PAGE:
March 3, 1806; seen on Kooskooskee (Clearwater) River, but described at Fort Clatsop, Oregon.
A large owl, varying in color from nearly white (in Arctic) to dark brown and gray. Mottled and streaked below, setting off the white throat; prominent, widely spaced ear tufts; yellow eyes. Length: 25 in (64 cm); Wingspan: 4.6 ft (1.4 m).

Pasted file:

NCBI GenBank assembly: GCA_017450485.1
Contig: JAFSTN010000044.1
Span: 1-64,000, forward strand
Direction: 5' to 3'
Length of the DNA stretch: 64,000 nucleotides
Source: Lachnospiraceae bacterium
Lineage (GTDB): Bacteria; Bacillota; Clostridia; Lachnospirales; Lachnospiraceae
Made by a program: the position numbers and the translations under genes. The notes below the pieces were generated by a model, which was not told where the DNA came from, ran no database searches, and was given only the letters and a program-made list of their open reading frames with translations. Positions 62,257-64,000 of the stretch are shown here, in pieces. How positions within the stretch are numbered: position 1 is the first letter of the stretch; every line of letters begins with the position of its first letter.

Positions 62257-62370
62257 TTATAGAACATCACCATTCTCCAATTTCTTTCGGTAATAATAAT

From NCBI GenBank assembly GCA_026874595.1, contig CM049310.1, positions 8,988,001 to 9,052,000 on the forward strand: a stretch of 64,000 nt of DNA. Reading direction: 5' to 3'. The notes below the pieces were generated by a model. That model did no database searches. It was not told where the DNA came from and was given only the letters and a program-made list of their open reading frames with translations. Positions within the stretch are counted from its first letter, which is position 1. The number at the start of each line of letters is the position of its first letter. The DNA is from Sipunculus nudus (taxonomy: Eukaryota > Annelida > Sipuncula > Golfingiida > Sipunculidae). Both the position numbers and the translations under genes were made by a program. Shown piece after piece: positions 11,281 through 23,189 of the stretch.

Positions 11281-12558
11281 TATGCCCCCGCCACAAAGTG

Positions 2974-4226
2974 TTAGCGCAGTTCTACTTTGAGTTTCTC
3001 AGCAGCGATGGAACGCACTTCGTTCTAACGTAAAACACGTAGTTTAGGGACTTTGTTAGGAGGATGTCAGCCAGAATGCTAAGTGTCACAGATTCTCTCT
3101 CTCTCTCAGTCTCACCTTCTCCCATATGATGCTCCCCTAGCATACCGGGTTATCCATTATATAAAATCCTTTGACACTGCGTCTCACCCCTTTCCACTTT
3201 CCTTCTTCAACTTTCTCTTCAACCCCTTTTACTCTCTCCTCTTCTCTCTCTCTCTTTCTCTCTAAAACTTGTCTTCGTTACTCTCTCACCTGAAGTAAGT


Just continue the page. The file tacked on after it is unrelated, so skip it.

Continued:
Series of low, sonorous, far-carrying hoots, hoo, hoo-hoo, hoo, hoo, with second and third notes shorter than the others.
Forests, deserts, open country, swamps, and even city parks.
Resident throughout North America south of tree line.
The largest and best known of the common owls, the great horned owl preys on a wide variety of creatures, including grouse and rabbits as well as beetles, lizards, frogs, and skunks.